Now that the previous hurdle was settled, the upcoming one came in the form of finding a way to digitalise individualised feedback for students. This is an important step in learning as students need to find out what they excelled in and where they can improve upon. Feedback is usually given physically by their tutors. Hence, in the virtual realm, where there was completely no physical presence, giving individualised feedback was a challenging process.

In order not to compromise on the quality of learning for students, as a tutor, I watched YouTube tutorial videos and joined educator groups online to learn from the experts. Through this learning adventure, we learnt to use applications such as KAMI (a Google Extension), Write On PDF and OneNote in order for us to continue giving individualised feedback through commenting online on my students’ individual work, or marking an online version of my students’ assignments and then returning it to them. I used my newfound knowledge in this aspect to assess and provide feedback for my students’ composition and situational writing assignments individually. It was heartening to see them try to interpret the feedback and improve on their various weaknesses as we went along.

Finally, adding on to the complexity, the MTS tutors were also constantly reminded of the need to ensure their students remain motivated and had to find ways to induce the “joy of learning” in students. With the lack of social interaction threatening the state of their morale, we tried our best to provide and come up with an array of interesting home-based lessons ranging from online game tools for education, podcasts and social media-based assignments that would potentially engage the students and lift their spirits. This gave rise to tutors experimenting using online tools such as Kahoot, Decktoys and Quizizz.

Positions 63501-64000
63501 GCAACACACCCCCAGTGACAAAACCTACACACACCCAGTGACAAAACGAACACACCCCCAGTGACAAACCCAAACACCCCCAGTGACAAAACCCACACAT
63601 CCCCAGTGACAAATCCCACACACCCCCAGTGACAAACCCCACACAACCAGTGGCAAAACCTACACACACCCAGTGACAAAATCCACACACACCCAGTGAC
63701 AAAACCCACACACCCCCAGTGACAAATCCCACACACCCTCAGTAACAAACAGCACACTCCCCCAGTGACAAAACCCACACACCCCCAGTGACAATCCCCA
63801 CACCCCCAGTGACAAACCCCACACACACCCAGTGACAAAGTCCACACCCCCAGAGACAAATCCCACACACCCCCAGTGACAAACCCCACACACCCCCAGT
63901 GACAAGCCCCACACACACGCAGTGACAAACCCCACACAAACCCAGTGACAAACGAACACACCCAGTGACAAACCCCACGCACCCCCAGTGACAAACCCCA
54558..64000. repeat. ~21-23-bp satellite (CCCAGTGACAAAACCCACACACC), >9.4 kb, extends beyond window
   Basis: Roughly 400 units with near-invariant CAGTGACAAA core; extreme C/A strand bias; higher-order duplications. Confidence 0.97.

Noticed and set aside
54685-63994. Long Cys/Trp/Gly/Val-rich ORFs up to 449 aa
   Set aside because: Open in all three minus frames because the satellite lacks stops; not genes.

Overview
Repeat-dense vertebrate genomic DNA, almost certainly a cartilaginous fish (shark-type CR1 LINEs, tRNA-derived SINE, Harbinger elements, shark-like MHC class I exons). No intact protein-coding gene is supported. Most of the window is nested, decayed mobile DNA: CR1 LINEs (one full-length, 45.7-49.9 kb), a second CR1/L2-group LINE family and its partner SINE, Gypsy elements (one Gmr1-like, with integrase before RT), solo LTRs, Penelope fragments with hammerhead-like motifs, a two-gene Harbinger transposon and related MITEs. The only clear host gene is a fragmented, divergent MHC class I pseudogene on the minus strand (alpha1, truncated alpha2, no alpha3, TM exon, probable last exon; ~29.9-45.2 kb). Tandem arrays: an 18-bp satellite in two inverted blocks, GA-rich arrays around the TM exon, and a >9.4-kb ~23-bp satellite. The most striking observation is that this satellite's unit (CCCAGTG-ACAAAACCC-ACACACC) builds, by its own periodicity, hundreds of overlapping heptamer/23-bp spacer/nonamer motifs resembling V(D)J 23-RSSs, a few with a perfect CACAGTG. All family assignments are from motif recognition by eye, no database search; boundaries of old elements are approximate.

Looking back from when it all first started, the learning curve has been steep for MTS tutors, even till today as we continue learning and preparing for the unknown. The battle is not over. Moving along, we have witnessed how education can indeed be digitalised. However, is it optimal and the best way forward? I shall not speak on behalf of all MTS Tutors but I personally think that we would still prefer physically being in a classroom with our young charges. Nothing takes away the beauty of a physical human connection.

Hang in there everyone! 

– Zulhafiz Zainal


Zulhafiz Zainal has been in the line of education for 11 years. He started off relief teaching in 2009 and is now a local educator teaching Malay Language. This is his 8th year with MENDAKI SENSE as a tutor, and he has tutored both the primary and secondary group of students during his stint. During his free time, he enjoys listening to music and watching TV shows, especially The Flash.